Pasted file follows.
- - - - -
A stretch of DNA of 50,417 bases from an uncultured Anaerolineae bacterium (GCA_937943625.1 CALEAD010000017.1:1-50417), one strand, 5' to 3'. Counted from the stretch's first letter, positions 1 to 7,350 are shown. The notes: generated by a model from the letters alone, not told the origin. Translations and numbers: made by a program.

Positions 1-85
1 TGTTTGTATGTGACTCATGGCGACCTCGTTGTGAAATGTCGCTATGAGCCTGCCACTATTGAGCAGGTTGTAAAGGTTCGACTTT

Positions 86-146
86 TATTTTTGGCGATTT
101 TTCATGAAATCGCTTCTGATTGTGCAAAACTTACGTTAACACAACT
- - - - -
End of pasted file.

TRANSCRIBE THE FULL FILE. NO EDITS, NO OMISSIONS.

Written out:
A stretch of DNA of 50,417 bases from an uncultured Anaerolineae bacterium (GCA_937943625.1 CALEAD010000017.1:1-50417), one strand, 5' to 3'. Counted from the stretch's first letter, positions 1 to 7,350 are shown. The notes: generated by a model from the letters alone, not told the origin. Translations and numbers: made by a program.

Positions 1-85
1 TGTTTGTATGTGACTCATGGCGACCTCGTTGTGAAATGTCGCTATGAGCCTGCCACTATTGAGCAGGTTGTAAAGGTTCGACTTT

Positions 86-146
86 TATTTTTGGCGATTT
101 TTCATGAAATCGCTTCTGATTGTGCAAAACTTACGTTAACACAACT